Today begins the long march of Christians through the penitential season of Lent. Gone is the bacchanalia of Mardi Gras feasting. Here come the days of fast and abstinence.
I had thought to put up a part of T.S. Eliot’s long conversion poem, Ash Wednesday.
But my sleep-deprived mind kept turning and returning to Richard Wilbur’s Love Calls Us to the Things of This World. It pulled me to notice “the things of this world” while I still can. So this is my offering instead, this exultation, one to carry with you as you also carry the ashes of mortality, the reminder: “Remember, man, you are dust and to dust you will return.” Or, as they said in my childhood, while marking my forehead with the ashes of last Palm Sunday’s fronds:
Meménto, homo, quia pulvis es, et in púlverem revertéris…
Love Calls Us to the Things of This World
The eyes open to a cry of pulleys,
And spirited from sleep, the astounded soul
Hangs for a moment bodiless and simple
As false dawn.
Outside the open window
The morning air is all awash with angels.
Some are in bed-sheets, some are in blouses,
Some are in smocks: but truly there they are.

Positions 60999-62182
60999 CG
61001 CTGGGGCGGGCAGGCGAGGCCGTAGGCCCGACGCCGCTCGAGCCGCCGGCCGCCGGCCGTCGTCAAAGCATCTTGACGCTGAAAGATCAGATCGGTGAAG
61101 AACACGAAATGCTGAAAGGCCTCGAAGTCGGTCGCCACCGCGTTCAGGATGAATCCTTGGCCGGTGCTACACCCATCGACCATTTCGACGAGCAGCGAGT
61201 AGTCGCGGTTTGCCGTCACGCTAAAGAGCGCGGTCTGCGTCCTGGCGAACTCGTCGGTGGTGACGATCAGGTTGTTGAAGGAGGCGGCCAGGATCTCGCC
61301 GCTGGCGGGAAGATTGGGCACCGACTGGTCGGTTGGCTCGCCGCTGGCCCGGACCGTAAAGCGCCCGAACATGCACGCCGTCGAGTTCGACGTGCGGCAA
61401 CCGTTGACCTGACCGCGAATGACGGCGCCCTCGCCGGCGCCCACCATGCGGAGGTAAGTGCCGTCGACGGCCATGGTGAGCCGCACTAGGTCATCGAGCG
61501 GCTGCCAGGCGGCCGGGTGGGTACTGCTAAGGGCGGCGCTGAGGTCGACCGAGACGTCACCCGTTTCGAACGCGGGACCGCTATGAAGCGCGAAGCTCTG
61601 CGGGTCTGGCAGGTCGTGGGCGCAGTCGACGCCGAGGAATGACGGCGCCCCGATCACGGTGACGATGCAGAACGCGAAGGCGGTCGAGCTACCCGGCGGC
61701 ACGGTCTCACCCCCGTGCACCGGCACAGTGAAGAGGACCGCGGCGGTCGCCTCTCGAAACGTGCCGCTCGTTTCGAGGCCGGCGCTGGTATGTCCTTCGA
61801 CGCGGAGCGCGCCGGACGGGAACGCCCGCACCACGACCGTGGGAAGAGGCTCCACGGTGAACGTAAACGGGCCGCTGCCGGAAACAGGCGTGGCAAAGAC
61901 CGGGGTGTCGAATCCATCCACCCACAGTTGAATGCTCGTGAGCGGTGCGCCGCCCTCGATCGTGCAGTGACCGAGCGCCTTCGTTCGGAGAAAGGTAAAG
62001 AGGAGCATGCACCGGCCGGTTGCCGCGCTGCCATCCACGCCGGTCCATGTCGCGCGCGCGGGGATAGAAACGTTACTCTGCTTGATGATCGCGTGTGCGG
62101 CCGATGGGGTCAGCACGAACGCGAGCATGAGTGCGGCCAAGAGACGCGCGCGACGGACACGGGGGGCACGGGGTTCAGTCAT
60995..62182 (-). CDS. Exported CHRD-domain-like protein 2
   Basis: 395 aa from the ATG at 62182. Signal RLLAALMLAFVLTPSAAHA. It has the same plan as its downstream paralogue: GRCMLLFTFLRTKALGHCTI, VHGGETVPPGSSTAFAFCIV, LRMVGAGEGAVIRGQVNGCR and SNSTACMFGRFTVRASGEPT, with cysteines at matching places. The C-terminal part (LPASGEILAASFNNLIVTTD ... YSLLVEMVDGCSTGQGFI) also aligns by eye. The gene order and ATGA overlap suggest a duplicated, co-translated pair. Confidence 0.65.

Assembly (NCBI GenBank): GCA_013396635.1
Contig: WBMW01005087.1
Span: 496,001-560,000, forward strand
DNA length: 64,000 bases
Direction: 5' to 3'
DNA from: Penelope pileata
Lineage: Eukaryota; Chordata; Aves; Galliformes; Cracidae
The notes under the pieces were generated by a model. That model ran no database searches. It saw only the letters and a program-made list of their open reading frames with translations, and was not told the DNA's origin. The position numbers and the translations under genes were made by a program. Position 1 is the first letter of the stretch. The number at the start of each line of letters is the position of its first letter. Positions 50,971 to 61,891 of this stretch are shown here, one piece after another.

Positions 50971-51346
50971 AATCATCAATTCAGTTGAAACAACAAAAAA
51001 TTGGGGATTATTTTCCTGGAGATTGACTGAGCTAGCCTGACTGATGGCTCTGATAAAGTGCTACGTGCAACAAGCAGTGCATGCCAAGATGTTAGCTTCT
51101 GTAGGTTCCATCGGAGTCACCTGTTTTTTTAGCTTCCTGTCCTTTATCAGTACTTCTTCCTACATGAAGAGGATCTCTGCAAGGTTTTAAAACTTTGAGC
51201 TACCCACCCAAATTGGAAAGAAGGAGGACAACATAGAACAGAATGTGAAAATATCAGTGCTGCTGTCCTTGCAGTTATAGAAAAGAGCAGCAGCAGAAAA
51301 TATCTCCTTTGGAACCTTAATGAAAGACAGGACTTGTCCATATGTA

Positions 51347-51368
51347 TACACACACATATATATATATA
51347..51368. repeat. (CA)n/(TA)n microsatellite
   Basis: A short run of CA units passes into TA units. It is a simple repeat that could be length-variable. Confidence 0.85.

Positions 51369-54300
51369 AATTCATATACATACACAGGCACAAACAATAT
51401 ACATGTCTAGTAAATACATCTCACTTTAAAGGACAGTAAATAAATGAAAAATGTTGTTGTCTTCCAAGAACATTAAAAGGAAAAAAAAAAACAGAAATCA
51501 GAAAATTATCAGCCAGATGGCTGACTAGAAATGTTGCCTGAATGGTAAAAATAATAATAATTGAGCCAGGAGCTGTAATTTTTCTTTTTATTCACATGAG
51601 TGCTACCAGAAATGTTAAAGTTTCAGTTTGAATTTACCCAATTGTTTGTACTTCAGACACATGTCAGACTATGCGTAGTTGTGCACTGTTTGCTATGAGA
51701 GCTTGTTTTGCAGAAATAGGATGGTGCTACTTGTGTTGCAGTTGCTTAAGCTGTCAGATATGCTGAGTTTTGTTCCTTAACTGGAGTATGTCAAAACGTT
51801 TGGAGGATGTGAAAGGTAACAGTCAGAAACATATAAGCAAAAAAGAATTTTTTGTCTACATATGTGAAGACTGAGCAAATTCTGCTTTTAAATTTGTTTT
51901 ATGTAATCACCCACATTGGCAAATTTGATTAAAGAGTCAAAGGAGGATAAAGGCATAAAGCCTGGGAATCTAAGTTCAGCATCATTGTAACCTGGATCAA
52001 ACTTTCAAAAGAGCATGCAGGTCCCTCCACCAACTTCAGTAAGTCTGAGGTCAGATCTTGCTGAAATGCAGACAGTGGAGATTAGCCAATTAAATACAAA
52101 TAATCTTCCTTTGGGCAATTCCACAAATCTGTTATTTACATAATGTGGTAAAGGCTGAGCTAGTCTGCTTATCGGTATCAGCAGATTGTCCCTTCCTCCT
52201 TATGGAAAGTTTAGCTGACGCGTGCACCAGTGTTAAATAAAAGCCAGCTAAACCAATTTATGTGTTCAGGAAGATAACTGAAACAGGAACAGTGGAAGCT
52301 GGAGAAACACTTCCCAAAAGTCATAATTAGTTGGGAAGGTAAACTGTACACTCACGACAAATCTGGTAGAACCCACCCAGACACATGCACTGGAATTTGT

Now they are rising together in calm swells
Of halcyon feeling, filling whatever they wear
With the deep joy of their impersonal breathing;
Now they are flying in place, conveying
The terrible speed of their omnipresence, moving
And staying like white water; and now of a sudden
They swoon down into so rapt a quiet
That nobody seems to be there.
The soul shrinks
From all that it is about to remember,
From the punctual rape of every blessèd day,
“Oh, let there be nothing on earth but laundry,
Nothing but rosy hands in the rising steam
And clear dances done in the sight of heaven.”
Yet, as the sun acknowledges
With a warm look the world’s hunks and colors,
The soul descends once more in bitter love
To accept the waking body, saying now
In a changed voice as the man yawns and rises,
“Bring them down from their ruddy gallows;
Let there be clean linen for the backs of thieves;
Let lovers go fresh and sweet to be undone,
And the heaviest nuns walk in a pure floating
Of dark habits,
keeping their difficult balance.”
Obviously Mr. Wilbur was sound asleep when that laundry was pulled out into the sun to dry. The laundress responsible for those clean sheets and smocks was probably less moved — or moving on to sit at her mangle, ironing whatever had already dried.
So what are you “giving up” for Lent? As children, we’d struggle to come up with something that wouldn’t hurt too much. My brother always offered to give up my dessert for me.
Perhaps I will attempt this season to give up chastising others. Which means, no doubt, a very long forty-day period of silence. [No cheering in the pews, please].